The development community's narrow focus on top-down innovation is obscuring the importance of other areas - such as user-led innovation - as useful inputs to the innovation process, says a leader of the UN Development Programme's innovation team.
The community must move away from its 'one-size-fits-all' approach to innovation and create a varied tool kit to adapt programmes to complex individual situations, says Giulio Quaggiotto, who leads the UN Development Programme (UNDP) Knowledge and Innovation team at the Europe and Central Asia office.
His team has just launched a website and a blog dedicated to collecting examples of early adopters on user-driven innovation and opening the discussion about the applicability of the approach to development work.
The website lists examples, including an innovative plough from Kenya, mobile banking and patient innovation.
Even though research shows that there are many people in need of specific innovations who are at the same time able to create solutions that would satisfy their needs, there are few examples of the development projects that are tapping into user-led innovations, according to the team.
Quaggiotto believes top-down innovation models dominate development thinking at the expense of grassroots methods.
He is collating evidence of user-led innovation from research literature and has uncovered successes in health, and in information and communications technologies.
One recent study showed that at least half of all innovations in mobile financial services in emerging markets came from end users.
Another study investigating innovations in healthcare highlighted patients who developed their own prostheses - replacements for missing body parts - and heart valves.
Quaggiotto says he needs more examples of user-led innovation before the UNDP can apply the lessons learnt to its own projects.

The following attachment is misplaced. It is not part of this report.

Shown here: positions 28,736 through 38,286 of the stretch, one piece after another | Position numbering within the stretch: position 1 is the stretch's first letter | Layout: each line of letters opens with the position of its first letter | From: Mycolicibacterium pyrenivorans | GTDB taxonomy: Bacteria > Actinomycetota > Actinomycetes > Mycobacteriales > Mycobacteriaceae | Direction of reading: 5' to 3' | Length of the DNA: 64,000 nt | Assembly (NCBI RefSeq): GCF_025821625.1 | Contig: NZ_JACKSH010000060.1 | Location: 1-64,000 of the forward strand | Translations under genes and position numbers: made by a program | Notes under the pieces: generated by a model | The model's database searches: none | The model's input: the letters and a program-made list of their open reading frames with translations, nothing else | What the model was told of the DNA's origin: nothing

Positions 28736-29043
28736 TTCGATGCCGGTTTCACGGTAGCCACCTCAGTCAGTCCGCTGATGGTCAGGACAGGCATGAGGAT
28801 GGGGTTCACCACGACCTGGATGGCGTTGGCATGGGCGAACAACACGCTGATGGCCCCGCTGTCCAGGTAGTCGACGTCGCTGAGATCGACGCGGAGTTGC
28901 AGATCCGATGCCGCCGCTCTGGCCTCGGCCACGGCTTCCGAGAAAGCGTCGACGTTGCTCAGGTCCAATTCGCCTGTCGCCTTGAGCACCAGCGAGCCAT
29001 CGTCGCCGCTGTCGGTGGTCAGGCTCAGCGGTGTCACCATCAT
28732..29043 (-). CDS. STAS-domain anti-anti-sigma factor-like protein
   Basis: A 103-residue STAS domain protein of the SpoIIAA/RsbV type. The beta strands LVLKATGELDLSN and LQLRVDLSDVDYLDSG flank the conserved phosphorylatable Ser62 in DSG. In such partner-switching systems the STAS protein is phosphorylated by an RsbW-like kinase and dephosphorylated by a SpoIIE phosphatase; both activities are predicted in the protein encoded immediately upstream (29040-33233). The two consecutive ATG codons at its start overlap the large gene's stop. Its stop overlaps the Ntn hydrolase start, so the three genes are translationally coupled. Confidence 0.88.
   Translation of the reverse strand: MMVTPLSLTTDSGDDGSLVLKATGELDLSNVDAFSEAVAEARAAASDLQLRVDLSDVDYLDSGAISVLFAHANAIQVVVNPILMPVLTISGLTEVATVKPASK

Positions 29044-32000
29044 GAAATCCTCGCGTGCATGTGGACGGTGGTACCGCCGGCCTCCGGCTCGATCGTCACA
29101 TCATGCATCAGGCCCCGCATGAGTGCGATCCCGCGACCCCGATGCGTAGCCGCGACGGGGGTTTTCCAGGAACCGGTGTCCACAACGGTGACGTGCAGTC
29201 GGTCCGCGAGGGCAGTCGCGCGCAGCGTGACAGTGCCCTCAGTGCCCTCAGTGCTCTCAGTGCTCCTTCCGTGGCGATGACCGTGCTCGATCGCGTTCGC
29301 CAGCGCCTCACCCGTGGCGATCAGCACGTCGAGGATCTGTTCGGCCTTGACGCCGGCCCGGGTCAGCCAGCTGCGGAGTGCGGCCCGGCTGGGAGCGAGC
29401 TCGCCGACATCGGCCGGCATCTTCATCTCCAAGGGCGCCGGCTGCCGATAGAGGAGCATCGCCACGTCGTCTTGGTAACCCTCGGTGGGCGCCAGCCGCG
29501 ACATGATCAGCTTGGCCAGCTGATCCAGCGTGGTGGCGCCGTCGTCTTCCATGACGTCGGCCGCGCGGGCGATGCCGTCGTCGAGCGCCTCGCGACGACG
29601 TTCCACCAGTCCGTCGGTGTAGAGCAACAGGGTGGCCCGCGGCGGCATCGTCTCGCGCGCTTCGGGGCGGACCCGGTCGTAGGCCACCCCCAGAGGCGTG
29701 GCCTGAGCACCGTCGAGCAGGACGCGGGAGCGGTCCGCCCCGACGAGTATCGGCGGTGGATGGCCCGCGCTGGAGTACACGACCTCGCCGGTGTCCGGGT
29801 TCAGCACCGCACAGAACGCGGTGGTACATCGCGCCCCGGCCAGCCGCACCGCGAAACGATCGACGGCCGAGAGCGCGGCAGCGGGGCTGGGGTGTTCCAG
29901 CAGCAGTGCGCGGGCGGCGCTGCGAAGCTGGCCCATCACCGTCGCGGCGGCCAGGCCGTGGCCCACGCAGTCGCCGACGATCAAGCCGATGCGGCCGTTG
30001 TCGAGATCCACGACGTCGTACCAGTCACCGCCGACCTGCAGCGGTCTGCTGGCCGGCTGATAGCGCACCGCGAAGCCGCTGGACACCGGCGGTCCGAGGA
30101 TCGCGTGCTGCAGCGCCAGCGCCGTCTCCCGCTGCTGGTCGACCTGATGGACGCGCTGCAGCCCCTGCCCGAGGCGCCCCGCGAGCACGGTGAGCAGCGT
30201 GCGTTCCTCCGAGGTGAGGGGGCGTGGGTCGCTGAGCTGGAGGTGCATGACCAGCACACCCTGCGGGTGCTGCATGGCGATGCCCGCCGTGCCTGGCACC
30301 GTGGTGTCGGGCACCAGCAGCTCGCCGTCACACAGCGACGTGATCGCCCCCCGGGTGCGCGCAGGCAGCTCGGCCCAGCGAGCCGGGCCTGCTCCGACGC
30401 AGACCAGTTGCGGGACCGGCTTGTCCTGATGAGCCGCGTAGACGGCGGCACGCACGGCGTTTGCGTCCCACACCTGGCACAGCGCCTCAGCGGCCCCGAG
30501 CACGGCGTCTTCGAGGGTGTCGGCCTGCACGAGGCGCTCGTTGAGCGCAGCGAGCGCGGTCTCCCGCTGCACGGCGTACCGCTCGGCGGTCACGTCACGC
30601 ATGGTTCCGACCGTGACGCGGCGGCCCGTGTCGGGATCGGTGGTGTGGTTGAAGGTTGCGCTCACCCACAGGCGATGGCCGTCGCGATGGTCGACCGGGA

Accepting bottom-up innovation models must be part of a more general move towards a more-varied approach in development, he says.
Many organisations and government departments champion one particular approach to innovation, such as crowdsourcing or innovation labs, and do not consider the other options available, he says.
When tackling complex development challenges, it pays to have a broad range of tools and methods, he adds. To provide development actors with a comprehensive set of options, Quaggiotto believes more attention needs to be paid to grassroots innovation.
"In the private sector, people are more aware that there is no one path [of innovation], but in the development sector we often tend to latch on to a single vision," he tells SciDev.Net.
Adrian Smith, a senior research fellow at the STEPS Centre for interdisciplinary research and policy engagement at Sussex University, United Kingdom, agrees that certain ideas tend to dominate the field of innovation for development.
However, this tends to be within decision-making circles, he says.
"On the policy side, there do tend to be fashions and a crowding around the 'new' form of innovation," he tells SciDev.Net.
But Smith believes the fundamental problem is the attention on industry as the main driver of innovation.
Conventional ideas and policies for innovation and development tend to focus on promoting technological innovation in firms, in collaboration with research institutes, he says.
In contrast, grassroots innovators operate in different circumstances, so conventional measures for innovation, such as training scientists or filing patents, make little sense, he adds.
But awareness of a more-nuanced innovation landscape with more of an impetus on grassroots innovation is increasing, says Smith.